Sometimes we have fun placing the same type in very different projects. We try to invite artists or illustrators whose work we really like. For example Laura Kopf for the Nuit des musées in 2021. 

The graphic designer or artist you would like to talk to over a meal?

Marcel Broodthaers - the greatest!

Champs-Élysées, Histoire & perspectives
Éditions Pavillon de l’Arsenal / PCA éditions
February 2020
Graphic design : ABM Studio

Size 25 x 30 cm, 336 pages, 250 illustrations
ISBN : 978-2-9540969-9-5

Gold - Graphic Design Category - French Art directors Club 

Champs-Élysées, Histoire & perspectives - featuring Apoc'.

You used Apoc' for the layout of the Champs Elysées, History & Perspectives catalog. What motivated the choice of this typeface?

Fight against the obvious! Don't use a modern to give an easy contemporary to the Champs Elysées. But rather in a contemporary approach to use a false classic - which moreover stings the eyes. It was not easy to pass, as the fluorescent colors on the different parts but we fought and argued and finally won. It's an ideal typeface because it proceeds in two steps: first, it passes easily for a classic and therefore does not lend itself to criticism or rejection... But then reveals all its originality and personality - especially when it is used in a big way... It advances masked.

The aesthetics of the book remain quite sober and modernist while the typeface offers alternative glyphs with decorative shapes. Why not play with this potential?

Much is too much. The subject is rather stiff, as are the contents: paintings and urban plans mainly... It was important for us to respect a fragile balance between a certain false neutrality and a necessary seriousness - boredom? - imposed by the subject and the sponsors. To pass just over the border without being turned away and yet succeed in creating an original book. This edition had important political and financial stakes and we had to produce an object that would give legitimacy to the study and to the project of the PCA-Stream agency as well as to the City of Paris. The result is quite successful while being surprising, different. It worked very well indeed...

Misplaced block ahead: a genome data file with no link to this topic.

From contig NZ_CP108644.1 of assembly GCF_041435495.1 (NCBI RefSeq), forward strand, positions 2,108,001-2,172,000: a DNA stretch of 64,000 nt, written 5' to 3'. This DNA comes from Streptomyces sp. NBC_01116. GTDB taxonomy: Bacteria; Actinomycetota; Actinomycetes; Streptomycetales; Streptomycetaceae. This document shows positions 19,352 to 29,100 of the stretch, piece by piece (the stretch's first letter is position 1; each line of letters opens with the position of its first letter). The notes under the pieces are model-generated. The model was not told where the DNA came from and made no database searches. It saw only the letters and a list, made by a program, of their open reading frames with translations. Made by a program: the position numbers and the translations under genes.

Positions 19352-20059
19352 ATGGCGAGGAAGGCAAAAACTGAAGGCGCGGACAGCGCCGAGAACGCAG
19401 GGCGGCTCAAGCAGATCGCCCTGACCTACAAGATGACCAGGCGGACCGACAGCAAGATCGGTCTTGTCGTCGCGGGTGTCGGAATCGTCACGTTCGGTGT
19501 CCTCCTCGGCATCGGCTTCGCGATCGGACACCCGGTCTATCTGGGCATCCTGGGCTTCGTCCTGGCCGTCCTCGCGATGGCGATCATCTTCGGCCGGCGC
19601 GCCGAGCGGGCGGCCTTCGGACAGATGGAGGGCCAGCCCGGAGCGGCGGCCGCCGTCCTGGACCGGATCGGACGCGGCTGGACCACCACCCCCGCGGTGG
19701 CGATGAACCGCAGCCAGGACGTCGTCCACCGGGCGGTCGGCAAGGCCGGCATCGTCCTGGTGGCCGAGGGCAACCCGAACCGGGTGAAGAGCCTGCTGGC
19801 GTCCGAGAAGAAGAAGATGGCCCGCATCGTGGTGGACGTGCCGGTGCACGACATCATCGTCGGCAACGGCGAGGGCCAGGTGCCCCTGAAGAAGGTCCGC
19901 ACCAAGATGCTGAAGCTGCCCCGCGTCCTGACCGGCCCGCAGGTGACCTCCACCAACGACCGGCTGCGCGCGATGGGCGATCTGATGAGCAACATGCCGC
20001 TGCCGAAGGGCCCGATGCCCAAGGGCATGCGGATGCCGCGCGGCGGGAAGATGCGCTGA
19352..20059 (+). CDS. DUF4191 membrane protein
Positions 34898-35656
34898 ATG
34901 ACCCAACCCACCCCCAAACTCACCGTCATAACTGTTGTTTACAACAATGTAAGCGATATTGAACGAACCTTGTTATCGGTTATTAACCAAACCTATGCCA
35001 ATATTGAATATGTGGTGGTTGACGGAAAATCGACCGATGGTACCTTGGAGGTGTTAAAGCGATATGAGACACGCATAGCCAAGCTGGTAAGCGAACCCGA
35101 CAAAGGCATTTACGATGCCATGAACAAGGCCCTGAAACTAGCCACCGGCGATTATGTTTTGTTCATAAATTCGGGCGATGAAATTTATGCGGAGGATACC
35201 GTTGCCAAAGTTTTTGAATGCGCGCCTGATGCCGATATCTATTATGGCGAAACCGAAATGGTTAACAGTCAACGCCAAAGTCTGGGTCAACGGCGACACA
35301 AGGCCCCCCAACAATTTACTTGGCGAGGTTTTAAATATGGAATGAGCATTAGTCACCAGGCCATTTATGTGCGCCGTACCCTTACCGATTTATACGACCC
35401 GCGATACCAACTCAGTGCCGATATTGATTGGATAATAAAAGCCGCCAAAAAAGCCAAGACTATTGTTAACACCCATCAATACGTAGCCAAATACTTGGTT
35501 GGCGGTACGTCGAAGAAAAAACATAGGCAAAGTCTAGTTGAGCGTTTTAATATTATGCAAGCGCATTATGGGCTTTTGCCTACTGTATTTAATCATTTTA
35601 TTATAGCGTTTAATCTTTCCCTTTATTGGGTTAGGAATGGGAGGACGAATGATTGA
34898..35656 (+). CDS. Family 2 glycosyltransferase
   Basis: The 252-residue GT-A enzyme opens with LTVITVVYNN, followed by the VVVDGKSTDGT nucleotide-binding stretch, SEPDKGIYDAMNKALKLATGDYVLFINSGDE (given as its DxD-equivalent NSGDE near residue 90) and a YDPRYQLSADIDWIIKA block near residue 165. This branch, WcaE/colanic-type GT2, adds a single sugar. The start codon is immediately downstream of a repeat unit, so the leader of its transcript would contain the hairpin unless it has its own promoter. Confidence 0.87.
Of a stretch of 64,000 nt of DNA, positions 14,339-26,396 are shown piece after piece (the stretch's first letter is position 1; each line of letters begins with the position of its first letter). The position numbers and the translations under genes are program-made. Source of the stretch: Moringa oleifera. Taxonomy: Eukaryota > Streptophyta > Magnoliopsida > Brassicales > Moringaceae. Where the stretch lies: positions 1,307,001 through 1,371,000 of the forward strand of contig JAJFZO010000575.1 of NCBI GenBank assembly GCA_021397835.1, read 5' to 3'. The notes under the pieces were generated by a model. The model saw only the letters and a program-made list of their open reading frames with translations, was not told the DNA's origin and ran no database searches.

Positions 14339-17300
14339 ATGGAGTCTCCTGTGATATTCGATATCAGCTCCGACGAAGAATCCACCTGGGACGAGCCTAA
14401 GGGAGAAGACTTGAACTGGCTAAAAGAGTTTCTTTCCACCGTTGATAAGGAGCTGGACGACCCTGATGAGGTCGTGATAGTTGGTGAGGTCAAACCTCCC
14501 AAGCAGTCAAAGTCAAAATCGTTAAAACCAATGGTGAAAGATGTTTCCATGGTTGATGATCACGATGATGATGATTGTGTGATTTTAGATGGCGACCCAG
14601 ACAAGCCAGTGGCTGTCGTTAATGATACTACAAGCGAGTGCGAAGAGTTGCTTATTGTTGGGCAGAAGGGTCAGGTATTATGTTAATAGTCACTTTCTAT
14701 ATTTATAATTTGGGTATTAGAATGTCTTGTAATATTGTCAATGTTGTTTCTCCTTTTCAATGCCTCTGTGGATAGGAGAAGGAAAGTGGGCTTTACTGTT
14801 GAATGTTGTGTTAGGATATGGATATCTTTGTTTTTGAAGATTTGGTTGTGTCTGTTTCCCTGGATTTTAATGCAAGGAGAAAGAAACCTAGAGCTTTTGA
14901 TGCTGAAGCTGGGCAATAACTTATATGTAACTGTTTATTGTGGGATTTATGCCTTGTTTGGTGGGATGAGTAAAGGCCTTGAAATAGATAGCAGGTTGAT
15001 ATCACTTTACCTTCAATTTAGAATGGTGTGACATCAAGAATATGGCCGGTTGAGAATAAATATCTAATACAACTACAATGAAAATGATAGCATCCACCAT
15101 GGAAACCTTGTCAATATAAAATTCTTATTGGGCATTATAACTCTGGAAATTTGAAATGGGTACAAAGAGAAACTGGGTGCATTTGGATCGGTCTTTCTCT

You have sometimes worked within your studio on custom types for a project or a studio. How do you feel this work adds value to your client? Have you ever imagined working with a foundry for the special development of a font, or even an entire typeface?

Pascal Béjean has designed some typefaces and we are very attached to them. We had discussions with young foundries to develop them and create complete families but it did not work out. It's a shame. These days we have less availability and resources to design a complete typeface. But this can change. It's a real added value to offer a dedicated typeface - a form of elegant and effective viral marketing. We try to convince most of our clients but the costs are very high and the long term commitment can be scary... The trend is towards uniformity and easy Google Fonts... Why pay when it's free? We fight against this apathy: free justifies the poverty of the sign...  

You work as much for print as for screen. You have also become an editor of digital books (Art Book Magazine) and several members of your studio co-founded the magazine Optical Sound. Isn't the link in all these fields the search for a greater autonomy, a greater freedom?

More a form of autonomy... than freedom. We founded Art Book Magazine (ABM) in order to distribute books that were no longer available or unaffordable, forgotten or disappeared. To distribute them really and easily in a few clicks and thus allow almost everyone to have access to them. It was also a technological challenge and a way to merge our passion for publishing and new technologies. The Lisa reader is still operational and has evolved: it is for example used by libraries in their digital loan system.